Computer Security: Do you have 30 kCHF pocket money?

I am not kidding. Do you have 30,000 CHF to spare? Give it to me, so that I can lose it. It won’t even be well invested. We will just give it away by mistake. An easy mistake, some think. A “gentlemen’s” blunder. Unimportant and, really, not at all a big deal. But, of course, that's wrong - and expensive. Here is my story.


Recently, a student working at CERN was supposed to make a sophisticated simulation of thermal conductivity within a metallic structure, the resulting mechanic stress and the electromagnetic field variations within it. All of his teammates were using a commercial simulation package named - for the sake of brevity - “AllSIM”. But our student failed to download AllSIM from DFS onto his office PC, since that wasn’t where he wanted to use it. He wanted to install it on his laptop so that he could work on his simulation while travelling. However, the CERN AllSIM installation would not allow for this, as roaming usage is not covered by CERN's AllSIM licence. The student had a need and was not willing to compromise i.e. by using the Windows Terminal Service. Instead, he used Google and quickly found AllSIM for free on a dubious website. Three clicks later, he was ready to go.

Enter the 30 kCHF. AllSIM permanently monitors the usage of its software and is able to identify installations with invalid licence keys. Hence, we, the CERN Computer Security Team, received an e-mail accusing CERN of running their software with a pirated licence – despite the fact that CERN possesses a pool of licences to cover all its needs. Their request: stop the illegal activity immediately, buy official licences from them and make an indemnity payment for “licence infringements”. The price tag, as you might have guessed, was 30 kCHF.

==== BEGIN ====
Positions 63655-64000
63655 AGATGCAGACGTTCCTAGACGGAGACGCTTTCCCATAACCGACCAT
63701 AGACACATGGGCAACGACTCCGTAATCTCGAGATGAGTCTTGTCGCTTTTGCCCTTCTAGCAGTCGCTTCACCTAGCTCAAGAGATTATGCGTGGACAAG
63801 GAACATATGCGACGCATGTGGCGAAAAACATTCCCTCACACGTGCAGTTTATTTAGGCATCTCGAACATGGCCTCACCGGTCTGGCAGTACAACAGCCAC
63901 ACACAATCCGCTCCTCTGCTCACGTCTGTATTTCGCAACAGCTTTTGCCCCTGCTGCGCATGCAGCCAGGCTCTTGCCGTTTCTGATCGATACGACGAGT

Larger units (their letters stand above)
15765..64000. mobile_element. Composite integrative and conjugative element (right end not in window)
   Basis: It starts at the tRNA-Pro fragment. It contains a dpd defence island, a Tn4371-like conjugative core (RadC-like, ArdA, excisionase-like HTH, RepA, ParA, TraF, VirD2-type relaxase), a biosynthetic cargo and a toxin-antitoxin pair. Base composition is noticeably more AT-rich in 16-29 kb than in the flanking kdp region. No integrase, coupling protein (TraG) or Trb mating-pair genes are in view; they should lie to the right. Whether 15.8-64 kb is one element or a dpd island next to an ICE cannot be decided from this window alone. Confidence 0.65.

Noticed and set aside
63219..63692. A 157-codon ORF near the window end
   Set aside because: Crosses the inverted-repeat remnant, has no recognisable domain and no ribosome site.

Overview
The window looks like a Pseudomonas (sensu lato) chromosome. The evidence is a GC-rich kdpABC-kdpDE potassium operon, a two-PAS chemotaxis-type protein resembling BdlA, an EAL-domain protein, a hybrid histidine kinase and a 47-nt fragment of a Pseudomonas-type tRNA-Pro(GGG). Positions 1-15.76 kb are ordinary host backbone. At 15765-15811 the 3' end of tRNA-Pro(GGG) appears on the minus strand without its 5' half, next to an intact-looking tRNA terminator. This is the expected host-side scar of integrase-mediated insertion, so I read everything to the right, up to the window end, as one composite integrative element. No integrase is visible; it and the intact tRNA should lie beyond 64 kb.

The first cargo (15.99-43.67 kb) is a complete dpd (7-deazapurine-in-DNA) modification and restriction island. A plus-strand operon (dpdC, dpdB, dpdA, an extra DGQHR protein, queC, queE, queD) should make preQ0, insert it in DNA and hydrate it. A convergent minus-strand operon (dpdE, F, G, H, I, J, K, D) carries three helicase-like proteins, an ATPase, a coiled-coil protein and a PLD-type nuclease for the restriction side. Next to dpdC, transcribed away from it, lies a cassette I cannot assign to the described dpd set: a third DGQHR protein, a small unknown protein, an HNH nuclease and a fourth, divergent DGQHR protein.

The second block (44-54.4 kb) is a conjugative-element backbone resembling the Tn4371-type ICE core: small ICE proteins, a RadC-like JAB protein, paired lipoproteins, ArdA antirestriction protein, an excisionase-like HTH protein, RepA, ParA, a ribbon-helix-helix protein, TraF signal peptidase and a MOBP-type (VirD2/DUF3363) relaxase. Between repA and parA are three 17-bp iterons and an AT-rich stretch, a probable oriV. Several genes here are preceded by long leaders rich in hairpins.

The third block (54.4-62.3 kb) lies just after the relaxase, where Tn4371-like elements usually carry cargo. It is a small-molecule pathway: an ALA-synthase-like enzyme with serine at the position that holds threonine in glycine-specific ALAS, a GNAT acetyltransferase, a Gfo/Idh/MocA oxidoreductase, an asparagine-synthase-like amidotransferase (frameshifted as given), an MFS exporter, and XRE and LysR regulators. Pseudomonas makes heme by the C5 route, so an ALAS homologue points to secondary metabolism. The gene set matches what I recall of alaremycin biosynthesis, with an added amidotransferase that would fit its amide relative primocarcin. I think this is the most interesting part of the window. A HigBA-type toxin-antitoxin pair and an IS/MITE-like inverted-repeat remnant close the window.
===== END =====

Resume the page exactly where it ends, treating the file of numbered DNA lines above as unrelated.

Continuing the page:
Understandably, the student was shocked when we investigated the case and he was forced to acknowledge the facts. The AllSIM licence was pirated and the student had violated CERN’s Computing Rules just for the sake of convenience. As he was affiliated with a university, CERN passed all costs to them who, in turn, passed them on to the student. So, do you have 30 kCHF to spare?

Through simple ignorance of the CERN Computing Rules, violating proprietary rights and licence conditions, downloading pirated software, and committing copyright infringement, the student has not only placed the Organization's reputation at risk, but also created a financial liability for CERN, his university and – in the end – himself. So unless you have 30 kCHF to throw away, don't forget that software vendors make a living by charging for their products. CERN offers a variety of commercial software and has all the corresponding licences you'll need for your professional use. If you can't find what you need, please get in touch with the CERN Software Licence Officer, Helge Meinhard (IT/PES).

For further information, questions or help, check our website or contact us at

Do you want to learn more about computer security incidents and issues at CERN? Follow our Monthly Report

Access the entire collection of Computer Security articles here.

by Stefan Lueders, Computer Security Team